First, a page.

In other essays, Niesslein examines people and places she herself knew or knows. In “Respect,” for example, she compares her ancestors’ desire for respectability with her mother’s desire for respect and finds a version of second-wave feminism that accommodates her family’s working-class roots, which she characterizes as the nostalgic view of the movement overlooks. In “Little Women,” she reflects on the significance of Louisa May Alcott’s story to her as the member of a family of four sisters with a strong and much-admired matriarch, and realizes one benefit of “personal nostalgia”: one of the siblings will ultimately be the first to die, and so, she writes, “Sometimes there’s a good reason to avoid looking to the future…Nostalgia knows that the future holds loss.” In another pair of essays, she revisits her childhood homes, first the small town in western Pennsylvania where she lived from when she was five until she was eleven, and then the Washington, D.C. exurb where her family moved after the steel industry “tanked” and her father lost his job.
To Niesslein, New Galilee, PA, was idyllic. Even on a visit in 2017, looking at the town with adult eyes, she finds that a memory “clings to me: I’m on my bike, sailing around New Galilee. I sail through the entire town. The wind tangles my hair into reddish, brown-gold knots. I stand up on my pedals and glide down Washington Street until I need to pump again. For once, my sisters aren’t on the banana seat with me or perched on the handlebars. I’m free, I’m free, I’m free, and the whole town is mine.” She seems reluctant to completely unmake her mythic view of New Galilee and doesn’t even try to visit the house where she once lived. “I’m okay with just the land and my memories,” she says. Nevertheless, she admits that her father’s view of their life in New Galilee might also be true: “Moving from there was the best thing that ever happened to all of us,” he says, because for him, life in New Galilee meant not freedom, but working two jobs and still worrying about making the monthly mortgage payment. In this way, she accommodates a more nuanced view of the past.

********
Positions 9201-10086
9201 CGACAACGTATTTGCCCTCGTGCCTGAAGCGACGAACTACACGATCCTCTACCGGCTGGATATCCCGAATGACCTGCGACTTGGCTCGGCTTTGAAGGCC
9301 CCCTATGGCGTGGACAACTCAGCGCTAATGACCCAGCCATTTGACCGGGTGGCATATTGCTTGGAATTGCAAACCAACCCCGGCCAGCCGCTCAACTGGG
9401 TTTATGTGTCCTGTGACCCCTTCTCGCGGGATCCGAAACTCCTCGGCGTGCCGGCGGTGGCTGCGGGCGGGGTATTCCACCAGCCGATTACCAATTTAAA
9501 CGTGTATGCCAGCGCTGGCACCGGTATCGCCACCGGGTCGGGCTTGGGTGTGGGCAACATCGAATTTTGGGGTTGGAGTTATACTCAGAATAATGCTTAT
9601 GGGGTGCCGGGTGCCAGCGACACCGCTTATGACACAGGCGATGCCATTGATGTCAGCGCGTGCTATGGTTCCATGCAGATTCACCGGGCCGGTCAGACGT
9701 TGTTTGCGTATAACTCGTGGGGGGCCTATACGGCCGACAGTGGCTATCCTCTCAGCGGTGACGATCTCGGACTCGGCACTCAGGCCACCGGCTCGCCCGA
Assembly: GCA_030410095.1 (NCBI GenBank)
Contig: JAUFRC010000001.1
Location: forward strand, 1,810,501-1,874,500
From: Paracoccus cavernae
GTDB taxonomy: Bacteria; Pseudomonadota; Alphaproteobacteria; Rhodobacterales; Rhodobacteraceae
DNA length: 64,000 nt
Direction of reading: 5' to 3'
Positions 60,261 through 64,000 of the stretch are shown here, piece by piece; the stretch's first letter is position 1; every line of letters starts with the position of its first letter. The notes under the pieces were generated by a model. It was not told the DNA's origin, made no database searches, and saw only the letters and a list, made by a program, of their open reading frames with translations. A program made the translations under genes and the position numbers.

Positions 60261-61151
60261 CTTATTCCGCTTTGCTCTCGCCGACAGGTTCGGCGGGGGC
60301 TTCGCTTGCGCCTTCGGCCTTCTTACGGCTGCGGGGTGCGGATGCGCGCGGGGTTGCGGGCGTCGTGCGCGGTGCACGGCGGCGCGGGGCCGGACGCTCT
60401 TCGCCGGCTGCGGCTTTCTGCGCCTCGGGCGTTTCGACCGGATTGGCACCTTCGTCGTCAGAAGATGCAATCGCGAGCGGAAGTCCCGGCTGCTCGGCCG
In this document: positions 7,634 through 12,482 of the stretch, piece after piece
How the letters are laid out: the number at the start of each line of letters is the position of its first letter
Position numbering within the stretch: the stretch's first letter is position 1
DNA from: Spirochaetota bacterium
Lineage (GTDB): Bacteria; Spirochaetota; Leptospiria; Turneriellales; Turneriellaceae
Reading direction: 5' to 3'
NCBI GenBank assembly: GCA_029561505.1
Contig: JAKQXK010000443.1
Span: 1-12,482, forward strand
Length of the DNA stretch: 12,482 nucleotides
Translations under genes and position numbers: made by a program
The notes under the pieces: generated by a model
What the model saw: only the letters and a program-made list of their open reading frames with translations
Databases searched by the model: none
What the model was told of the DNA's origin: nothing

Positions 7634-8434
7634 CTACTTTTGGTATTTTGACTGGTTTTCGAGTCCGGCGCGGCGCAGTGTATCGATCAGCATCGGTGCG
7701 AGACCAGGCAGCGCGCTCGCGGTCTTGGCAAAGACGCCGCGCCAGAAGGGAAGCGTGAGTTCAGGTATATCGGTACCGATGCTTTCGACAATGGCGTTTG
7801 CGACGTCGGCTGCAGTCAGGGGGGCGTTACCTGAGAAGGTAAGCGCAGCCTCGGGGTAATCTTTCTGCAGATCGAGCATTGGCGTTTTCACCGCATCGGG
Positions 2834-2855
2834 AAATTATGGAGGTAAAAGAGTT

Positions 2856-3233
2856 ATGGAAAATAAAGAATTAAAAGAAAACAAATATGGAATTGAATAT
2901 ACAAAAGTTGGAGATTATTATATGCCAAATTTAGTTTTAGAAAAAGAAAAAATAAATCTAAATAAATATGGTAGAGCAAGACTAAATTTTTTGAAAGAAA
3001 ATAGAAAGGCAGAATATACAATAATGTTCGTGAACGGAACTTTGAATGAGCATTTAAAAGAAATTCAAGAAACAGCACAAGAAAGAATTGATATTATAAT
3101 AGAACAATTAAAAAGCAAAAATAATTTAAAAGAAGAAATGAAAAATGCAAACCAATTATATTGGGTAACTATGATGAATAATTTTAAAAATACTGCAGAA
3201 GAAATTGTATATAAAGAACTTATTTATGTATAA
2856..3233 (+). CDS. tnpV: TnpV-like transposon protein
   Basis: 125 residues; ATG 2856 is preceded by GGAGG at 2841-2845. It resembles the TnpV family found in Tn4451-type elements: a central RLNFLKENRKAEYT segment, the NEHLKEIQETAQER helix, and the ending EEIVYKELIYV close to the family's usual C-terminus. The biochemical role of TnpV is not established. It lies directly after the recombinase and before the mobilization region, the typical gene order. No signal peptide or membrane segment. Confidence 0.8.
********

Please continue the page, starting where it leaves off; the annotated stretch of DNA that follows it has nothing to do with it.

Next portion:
She also reconsiders what she calls her “anti-nostalgic” view of Sterling, VA, a place that as a tween and teen she saw as charmless and both far from the center of anything and without a center of its own. She writes, “I’d hung on to my twin resentments for what Sterling was and what it became for so long that I’d completely ignored that the house in Sugarland remains ground zero for so many of my memories of joy with my sisters and mother, husband and son, niece and nephews.” Had her nostalgia for the past not compelled her to investigate it, Niesslein’s nostalgia for New Galilee might have obscured the joy she felt at times in her later, less beloved home in Sterling. Here, as with her great-great-grandmother, the picture that comes into view through her investigations is less hazy, more detailed and complex.
Haziness wasn’t always perceived to be a component of nostalgia, at least according to the record revealed in the Oxford English Dictionary. In its earliest uses, according to the OED (the oldest quotation is from 1756), nostalgia referred to an “acute longing for familiar surroundings.” It is sharp, potentially painful. Later, around 1900, nostalgia began to be used also to refer to a “sentimental longing for or regretful memory of a period of the past,” or a “sentimental imagining or evocation of a period of the past.” The haze of sentimentality is not innocent; it can, in fact, be “ignerant”—a “Pittsburghese” word, Niesslein says, meaning “willfully stupid or offensive.” Are the guests at the Homestead, a resort established in Hot Springs, VA, in 1766, innocent or “ignerant” of the fact that their comfort comes at the expense of others? Either way, their nostalgia (in which Niesslein feels “trapped” during her stay at the resort, which she describes in the essay “Hospitality”) taps into the same Lost Cause myth that white supremacists rallied around in Charlottesville in 2017. Dispelling the haze of American nostalgia matters, and in Dreadful Sorry, Niesslein shows how it can be done, particularly by those of us who are white—and that, after it is stripped of sentimentality, nostalgia can be a force that drives us to make a beloved place better.